– influence. The number of connections someone has, the number of messages they transmit, and the number of visitors they receive are crude measures of influence. More subtle metrics include how often someone’s messages are retransmitted, linked to, or commented upon, as well as who is doing the retransmitting, linking, and commenting, and how those patterns are changing over time. Vendors including Klout, Social Report, and PeerIndex provide various influence measures.

– case management. Social media are increasingly used for customer service. In fact, since “service” interactions on social media are often visible to the public, the distinction between marketing and service has almost vanished. Social media systems therefore increasingly include a case management component, allowing company staff to identify, track and interact with individuals over time. These interactions could also be managed through a conventional customer service system, but the public nature of social interactions means additional supervision is needed to protect the company’s image. Social media cases also extend beyond service interactions to include sales conversations and conversations with influencers, such as press, bloggers, and expert users.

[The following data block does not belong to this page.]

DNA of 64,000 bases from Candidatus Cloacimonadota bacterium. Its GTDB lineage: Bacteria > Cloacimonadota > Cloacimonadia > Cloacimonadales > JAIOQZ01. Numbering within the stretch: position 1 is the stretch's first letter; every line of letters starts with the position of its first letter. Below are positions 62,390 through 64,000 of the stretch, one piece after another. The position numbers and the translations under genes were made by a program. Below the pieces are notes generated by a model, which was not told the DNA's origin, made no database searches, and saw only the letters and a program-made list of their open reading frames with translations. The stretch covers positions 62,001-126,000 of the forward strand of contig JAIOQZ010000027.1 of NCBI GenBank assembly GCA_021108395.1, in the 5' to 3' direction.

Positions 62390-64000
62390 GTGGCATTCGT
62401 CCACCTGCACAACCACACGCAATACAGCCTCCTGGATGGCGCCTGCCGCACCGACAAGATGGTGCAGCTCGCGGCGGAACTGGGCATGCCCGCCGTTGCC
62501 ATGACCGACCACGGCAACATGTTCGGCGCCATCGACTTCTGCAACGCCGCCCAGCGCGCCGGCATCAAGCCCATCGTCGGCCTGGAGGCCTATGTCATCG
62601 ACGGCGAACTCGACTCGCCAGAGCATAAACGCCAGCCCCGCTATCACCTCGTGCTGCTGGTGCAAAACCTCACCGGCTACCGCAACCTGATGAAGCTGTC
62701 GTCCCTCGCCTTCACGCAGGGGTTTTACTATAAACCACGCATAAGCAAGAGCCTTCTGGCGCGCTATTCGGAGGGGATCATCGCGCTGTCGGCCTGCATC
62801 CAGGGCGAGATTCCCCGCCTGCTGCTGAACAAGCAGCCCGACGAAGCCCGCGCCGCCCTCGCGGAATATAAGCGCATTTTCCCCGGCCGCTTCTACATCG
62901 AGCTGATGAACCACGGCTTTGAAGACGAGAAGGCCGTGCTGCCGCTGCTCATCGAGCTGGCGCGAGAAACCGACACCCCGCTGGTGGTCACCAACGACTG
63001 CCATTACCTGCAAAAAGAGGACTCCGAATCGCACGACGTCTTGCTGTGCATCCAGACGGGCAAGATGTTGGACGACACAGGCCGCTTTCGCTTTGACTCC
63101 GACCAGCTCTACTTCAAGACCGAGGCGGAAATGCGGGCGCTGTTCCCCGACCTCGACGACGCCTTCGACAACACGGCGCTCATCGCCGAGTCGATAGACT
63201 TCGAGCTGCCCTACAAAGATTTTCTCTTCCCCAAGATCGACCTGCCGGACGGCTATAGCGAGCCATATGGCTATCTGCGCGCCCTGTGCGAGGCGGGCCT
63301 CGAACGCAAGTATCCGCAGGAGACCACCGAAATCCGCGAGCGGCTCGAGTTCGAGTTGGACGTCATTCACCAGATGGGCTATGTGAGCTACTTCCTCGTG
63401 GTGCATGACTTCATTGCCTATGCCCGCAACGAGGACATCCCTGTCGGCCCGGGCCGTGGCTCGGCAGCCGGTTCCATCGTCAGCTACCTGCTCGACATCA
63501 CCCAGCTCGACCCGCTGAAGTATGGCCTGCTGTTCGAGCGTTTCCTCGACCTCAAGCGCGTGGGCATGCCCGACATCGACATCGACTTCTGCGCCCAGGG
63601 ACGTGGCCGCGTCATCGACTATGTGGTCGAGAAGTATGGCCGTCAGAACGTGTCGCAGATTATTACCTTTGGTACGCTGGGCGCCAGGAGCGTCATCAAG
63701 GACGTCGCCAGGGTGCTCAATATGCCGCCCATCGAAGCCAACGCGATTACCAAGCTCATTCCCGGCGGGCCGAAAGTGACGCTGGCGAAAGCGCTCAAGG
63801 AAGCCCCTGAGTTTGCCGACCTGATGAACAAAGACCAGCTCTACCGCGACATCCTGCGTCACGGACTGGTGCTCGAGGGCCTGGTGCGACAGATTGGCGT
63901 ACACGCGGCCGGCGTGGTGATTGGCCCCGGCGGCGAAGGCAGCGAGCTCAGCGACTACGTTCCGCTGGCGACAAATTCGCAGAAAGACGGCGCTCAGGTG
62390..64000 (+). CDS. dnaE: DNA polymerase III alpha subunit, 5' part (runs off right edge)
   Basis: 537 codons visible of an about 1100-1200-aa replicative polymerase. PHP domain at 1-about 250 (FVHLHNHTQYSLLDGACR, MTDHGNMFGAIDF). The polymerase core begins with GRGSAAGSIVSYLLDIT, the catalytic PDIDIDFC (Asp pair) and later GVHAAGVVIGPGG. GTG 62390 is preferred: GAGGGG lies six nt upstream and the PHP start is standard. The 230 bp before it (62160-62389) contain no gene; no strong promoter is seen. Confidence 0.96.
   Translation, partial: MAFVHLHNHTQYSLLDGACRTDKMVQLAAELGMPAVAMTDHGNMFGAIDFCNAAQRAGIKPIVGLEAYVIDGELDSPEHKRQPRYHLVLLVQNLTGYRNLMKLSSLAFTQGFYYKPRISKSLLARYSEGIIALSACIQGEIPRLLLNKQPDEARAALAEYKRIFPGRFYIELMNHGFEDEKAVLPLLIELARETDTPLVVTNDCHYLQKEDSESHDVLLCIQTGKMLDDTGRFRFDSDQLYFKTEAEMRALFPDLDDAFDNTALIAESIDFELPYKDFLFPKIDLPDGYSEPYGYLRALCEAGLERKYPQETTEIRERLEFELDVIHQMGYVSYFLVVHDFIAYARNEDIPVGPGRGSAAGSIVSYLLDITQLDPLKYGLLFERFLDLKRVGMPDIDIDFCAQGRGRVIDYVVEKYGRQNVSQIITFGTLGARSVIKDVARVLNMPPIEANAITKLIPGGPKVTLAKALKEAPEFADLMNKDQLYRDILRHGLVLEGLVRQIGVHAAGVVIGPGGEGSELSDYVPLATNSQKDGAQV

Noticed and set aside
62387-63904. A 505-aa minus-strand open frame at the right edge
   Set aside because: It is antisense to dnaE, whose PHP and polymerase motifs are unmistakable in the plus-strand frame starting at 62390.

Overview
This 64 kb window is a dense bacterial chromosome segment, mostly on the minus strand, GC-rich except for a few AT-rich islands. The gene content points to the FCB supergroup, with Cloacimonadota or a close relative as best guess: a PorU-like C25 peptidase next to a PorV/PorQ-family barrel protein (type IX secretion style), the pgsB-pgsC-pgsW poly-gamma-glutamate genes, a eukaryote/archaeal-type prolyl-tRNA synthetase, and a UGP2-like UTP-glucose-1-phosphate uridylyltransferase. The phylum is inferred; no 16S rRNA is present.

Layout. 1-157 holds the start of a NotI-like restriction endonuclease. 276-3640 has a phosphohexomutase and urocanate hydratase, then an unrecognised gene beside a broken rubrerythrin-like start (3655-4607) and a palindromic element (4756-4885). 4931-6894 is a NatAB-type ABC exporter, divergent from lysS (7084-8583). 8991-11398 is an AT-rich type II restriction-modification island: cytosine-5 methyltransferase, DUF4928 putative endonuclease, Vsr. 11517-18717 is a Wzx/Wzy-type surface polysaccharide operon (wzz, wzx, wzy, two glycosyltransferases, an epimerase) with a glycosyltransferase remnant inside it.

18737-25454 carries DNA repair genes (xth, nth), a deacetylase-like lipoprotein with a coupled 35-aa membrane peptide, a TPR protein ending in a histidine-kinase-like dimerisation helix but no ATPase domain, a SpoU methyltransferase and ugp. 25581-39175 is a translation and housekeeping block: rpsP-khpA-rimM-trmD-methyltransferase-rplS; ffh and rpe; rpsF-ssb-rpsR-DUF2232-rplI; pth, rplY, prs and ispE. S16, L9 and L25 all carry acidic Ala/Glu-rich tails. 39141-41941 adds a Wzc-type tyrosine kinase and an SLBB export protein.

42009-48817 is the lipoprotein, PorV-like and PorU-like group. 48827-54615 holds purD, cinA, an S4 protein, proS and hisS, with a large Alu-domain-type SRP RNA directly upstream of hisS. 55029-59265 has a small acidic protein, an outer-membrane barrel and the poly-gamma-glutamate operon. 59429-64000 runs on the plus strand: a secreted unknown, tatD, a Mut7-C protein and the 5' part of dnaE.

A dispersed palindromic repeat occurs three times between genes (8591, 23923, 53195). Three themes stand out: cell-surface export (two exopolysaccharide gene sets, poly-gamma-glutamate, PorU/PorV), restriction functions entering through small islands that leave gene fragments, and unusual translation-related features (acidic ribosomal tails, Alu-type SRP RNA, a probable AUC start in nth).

– cross platform identities. Most individuals maintain separate identities for different social media systems, as well as other channels such as email, telephone, and postal address. Even though major vendors including Facebook and Google offer unified sign-in services, substantial fragmentation is likely to continue. This means that marketers who want to build complete relationship profiles will still need to capture and cross-reference individual identities across platforms. Systems are already in place to handle this sort of identity resolution outside of social media, so it’s most likely that social identities will be managed within the same framework.

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David M. Raab is a consultant specializing in marketing technology and analytics and author of the B2B Marketing Automation Vendor Selection Tool (www.raabguide.com). He can be reached at draab@raabassociates.com.